The Way West
There was the prequel to Yellowstone called 1883. I thought about that on May 10, a couple of days ago, but didn’t blog about it. On May 10, 1869, the American Transcontinental Railroad was completed, and the golden spike was driven at Promontory Point, Utah.
In the series, they did mention that they could have just taken the train to Oregon. It might have been a better move for all concerned, but who am I to judge? After all, it was a fictional story and there were a number of inconsistent things – even though I did enjoy the series.
On May 10, 1869, the presidents of the Union Pacific and Central Pacific railroads meet in Promontory, Utah, and drive a ceremonial last spike into a rail line that connects their railroads. This made transcontinental railroad travel possible for the first time in U.S. history. No longer would western-bound travelers need to take the long and dangerous journey by wagon train.
Since at least 1832, both Eastern and frontier statesmen realized a need to connect the two coasts. It was not until 1853, though, that Congress appropriated funds to survey several routes for the transcontinental railroad. The actual building of the railroad would have to wait even longer, as North-South tensions prevented Congress from reaching an agreement on where the line would begin.
One year into the Civil War, a Republican-controlled Congress passed the Pacific Railroad Act (1862), guaranteeing public land grants and loans to the two railroads it chose to build the transcontinental line, the Union Pacific and the Central Pacific. With these in hand, the railroads began work in 1866 from Omaha and Sacramento, forging a northern route across the country. In their eagerness for land, the two lines built right past each other, and the final meeting place had to be renegotiated.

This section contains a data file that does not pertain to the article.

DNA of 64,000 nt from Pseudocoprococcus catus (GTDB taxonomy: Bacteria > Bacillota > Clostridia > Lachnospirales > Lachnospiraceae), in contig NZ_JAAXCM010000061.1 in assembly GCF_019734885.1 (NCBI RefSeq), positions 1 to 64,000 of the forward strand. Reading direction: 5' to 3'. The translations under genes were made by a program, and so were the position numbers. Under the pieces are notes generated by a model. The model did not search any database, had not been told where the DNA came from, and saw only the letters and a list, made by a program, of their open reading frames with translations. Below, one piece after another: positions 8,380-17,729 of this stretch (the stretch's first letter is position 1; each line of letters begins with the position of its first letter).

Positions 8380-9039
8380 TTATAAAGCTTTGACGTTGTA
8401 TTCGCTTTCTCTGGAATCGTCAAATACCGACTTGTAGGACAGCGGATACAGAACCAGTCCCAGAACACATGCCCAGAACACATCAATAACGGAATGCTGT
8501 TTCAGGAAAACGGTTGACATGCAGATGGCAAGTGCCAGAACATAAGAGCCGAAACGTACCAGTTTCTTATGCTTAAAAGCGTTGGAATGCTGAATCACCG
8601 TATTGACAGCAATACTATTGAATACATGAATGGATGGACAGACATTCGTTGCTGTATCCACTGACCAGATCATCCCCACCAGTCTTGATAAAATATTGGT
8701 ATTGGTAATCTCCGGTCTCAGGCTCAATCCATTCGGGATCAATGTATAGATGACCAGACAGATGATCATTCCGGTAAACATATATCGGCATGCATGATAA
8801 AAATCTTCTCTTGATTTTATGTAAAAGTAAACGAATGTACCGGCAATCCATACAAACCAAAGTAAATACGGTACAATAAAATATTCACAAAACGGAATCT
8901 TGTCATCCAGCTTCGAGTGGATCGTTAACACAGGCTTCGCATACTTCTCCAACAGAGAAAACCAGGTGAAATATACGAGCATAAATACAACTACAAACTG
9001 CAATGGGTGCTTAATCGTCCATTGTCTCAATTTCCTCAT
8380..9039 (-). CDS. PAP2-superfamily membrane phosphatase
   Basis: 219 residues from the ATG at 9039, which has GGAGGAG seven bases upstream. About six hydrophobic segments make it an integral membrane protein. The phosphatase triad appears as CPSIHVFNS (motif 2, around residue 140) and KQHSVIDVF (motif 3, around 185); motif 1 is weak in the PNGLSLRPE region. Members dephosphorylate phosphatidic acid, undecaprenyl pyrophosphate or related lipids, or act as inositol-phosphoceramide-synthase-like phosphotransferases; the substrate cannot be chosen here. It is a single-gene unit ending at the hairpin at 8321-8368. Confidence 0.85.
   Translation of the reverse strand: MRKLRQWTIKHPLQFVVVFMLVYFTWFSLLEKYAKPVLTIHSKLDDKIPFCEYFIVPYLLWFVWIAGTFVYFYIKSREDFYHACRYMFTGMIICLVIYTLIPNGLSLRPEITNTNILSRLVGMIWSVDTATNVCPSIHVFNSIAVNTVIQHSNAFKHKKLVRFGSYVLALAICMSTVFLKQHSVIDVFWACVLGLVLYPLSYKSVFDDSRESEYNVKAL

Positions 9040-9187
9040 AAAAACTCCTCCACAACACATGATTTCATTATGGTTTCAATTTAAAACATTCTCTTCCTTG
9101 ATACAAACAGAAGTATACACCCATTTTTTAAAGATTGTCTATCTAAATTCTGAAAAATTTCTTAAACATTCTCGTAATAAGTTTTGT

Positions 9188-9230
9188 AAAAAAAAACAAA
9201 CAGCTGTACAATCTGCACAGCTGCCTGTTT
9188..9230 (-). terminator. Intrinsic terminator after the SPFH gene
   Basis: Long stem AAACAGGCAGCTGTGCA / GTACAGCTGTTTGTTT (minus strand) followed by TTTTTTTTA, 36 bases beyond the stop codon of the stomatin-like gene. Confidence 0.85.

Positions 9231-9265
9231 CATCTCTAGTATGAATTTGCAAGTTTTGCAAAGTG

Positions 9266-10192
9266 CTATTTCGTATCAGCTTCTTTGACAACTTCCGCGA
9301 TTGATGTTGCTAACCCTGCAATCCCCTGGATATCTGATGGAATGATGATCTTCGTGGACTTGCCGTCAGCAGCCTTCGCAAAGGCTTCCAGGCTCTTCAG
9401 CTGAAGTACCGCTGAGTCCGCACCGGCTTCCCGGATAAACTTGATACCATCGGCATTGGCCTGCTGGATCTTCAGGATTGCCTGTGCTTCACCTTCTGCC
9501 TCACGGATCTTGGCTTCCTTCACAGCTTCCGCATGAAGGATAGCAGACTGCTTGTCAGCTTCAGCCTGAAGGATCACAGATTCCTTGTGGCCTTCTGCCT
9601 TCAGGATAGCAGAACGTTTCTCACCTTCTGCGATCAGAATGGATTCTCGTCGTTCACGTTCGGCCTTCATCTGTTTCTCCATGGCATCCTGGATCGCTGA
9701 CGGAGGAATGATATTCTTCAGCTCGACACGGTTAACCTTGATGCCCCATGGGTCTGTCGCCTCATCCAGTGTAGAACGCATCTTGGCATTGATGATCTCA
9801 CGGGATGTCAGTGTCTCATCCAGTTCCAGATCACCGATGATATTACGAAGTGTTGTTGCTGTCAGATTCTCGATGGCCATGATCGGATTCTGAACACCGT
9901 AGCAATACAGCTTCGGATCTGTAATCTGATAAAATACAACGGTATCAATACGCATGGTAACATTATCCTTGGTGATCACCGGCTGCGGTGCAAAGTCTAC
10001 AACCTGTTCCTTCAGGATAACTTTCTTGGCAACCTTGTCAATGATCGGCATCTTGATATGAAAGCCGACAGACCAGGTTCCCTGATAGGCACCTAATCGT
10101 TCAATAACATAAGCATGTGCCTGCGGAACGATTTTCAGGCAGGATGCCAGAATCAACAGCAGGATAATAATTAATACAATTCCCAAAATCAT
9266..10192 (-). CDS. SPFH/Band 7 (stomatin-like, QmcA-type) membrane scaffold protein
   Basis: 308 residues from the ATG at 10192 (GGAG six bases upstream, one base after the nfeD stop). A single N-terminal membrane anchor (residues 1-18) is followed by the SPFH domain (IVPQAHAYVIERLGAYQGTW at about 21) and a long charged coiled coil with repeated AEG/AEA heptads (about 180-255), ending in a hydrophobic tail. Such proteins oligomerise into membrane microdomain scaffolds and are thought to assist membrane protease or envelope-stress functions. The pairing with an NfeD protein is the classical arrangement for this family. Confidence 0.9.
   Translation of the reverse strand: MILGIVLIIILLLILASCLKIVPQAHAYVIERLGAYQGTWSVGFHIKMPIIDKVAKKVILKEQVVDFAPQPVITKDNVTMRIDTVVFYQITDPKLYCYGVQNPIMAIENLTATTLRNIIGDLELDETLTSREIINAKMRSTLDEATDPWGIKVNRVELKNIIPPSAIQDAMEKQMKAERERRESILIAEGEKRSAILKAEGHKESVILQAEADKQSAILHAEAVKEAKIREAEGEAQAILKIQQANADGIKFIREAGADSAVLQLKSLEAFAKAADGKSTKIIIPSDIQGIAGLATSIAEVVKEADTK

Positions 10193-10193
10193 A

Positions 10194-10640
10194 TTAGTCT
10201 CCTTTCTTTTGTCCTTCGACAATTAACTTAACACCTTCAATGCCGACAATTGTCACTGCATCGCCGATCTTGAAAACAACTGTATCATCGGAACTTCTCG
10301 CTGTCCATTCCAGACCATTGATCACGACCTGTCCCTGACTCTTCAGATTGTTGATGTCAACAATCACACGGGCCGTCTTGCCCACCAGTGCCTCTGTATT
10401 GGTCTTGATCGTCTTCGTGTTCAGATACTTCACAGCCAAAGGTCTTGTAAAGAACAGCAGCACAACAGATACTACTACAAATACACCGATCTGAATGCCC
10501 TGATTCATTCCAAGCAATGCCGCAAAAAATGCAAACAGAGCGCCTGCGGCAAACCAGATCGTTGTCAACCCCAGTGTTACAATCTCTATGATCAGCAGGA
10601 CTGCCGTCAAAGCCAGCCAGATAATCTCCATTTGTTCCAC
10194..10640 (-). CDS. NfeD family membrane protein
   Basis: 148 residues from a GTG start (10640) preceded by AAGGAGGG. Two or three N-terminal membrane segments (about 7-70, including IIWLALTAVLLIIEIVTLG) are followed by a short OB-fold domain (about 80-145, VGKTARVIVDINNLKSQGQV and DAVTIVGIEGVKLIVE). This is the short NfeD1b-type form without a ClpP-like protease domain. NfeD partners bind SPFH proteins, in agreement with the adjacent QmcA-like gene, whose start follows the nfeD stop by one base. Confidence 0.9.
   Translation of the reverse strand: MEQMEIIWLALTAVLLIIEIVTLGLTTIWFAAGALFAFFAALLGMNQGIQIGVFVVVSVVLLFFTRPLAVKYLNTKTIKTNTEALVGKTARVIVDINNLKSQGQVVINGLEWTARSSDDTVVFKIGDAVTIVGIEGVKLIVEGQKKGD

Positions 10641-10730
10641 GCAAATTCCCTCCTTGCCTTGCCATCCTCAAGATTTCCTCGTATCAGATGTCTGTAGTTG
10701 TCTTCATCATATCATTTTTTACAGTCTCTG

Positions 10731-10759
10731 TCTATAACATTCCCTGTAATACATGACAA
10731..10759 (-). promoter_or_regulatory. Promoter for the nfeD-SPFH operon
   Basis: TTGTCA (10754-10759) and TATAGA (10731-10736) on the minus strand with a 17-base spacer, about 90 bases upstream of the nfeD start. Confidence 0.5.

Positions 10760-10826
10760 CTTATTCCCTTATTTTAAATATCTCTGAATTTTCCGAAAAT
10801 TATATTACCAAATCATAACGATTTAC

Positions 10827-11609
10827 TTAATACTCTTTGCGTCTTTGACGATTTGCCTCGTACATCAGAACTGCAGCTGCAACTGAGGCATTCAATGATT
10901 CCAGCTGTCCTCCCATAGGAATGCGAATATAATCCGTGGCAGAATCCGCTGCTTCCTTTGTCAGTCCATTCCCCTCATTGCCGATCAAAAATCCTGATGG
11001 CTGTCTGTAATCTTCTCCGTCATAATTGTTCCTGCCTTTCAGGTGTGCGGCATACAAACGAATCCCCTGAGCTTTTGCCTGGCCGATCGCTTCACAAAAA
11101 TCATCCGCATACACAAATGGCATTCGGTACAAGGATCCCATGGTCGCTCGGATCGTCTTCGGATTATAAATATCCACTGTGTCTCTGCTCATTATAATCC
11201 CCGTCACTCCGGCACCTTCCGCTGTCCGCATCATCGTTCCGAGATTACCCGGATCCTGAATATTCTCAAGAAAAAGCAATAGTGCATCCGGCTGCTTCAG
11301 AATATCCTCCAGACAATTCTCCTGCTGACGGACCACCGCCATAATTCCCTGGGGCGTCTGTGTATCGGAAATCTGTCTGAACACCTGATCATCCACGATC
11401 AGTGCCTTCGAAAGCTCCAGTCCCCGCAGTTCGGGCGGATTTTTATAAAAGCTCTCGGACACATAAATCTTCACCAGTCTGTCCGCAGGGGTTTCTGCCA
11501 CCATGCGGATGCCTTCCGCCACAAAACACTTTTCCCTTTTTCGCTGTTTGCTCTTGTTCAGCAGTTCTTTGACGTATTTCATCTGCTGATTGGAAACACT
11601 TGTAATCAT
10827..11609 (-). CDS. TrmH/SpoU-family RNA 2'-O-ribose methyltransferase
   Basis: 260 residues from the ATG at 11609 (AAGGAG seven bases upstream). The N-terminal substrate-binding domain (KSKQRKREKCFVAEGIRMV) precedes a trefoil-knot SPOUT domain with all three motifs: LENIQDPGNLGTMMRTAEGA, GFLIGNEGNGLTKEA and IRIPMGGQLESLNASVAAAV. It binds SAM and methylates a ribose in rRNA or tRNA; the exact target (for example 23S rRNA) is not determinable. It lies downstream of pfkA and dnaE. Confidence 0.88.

Harsh winters, staggering summer heat, and the lawless, rough-and-tumble conditions of newly settled western towns made conditions for the Union Pacific laborers—mainly Civil War veterans of Irish descent—miserable. The overwhelmingly immigrant Chinese workforce of the Central Pacific also had its fair share of problems, including brutal 12-hour work days laying tracks over the Sierra Nevada Mountains (they also received lower wages than their white counterparts). On more than one occasion, whole crews would be lost to avalanches, or mishaps with explosives would leave several dead.
For all the adversity they suffered, the Union Pacific and Central Pacific workers were able to finish the railroad–laying nearly 2,000 miles of track–by 1869, ahead of schedule and under budget. Journeys that had taken months by wagon train or weeks by boat now took only days. Their work had an immediate impact: The years following the construction of the railway were years of rapid growth and expansion for the United States, due in large part to the speed and ease of travel that the railroad provided.